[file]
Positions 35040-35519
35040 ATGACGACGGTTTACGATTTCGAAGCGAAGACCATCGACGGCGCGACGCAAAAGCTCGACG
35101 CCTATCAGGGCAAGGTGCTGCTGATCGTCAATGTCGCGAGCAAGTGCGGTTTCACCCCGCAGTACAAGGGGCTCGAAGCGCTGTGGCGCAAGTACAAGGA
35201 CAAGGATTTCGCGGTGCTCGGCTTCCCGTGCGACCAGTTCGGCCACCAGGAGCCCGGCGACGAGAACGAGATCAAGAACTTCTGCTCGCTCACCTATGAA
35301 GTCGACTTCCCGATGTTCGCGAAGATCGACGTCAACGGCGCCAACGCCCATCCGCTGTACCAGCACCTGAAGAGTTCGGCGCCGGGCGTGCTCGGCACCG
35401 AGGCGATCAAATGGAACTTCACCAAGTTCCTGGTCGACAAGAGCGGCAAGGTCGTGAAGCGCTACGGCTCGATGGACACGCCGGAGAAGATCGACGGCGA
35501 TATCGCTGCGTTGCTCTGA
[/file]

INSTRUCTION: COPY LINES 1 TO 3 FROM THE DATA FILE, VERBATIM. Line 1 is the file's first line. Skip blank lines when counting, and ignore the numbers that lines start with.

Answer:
Positions 35040-35519
35040 ATGACGACGGTTTACGATTTCGAAGCGAAGACCATCGACGGCGCGACGCAAAAGCTCGACG
35101 CCTATCAGGGCAAGGTGCTGCTGATCGTCAATGTCGCGAGCAAGTGCGGTTTCACCCCGCAGTACAAGGGGCTCGAAGCGCTGTGGCGCAAGTACAAGGA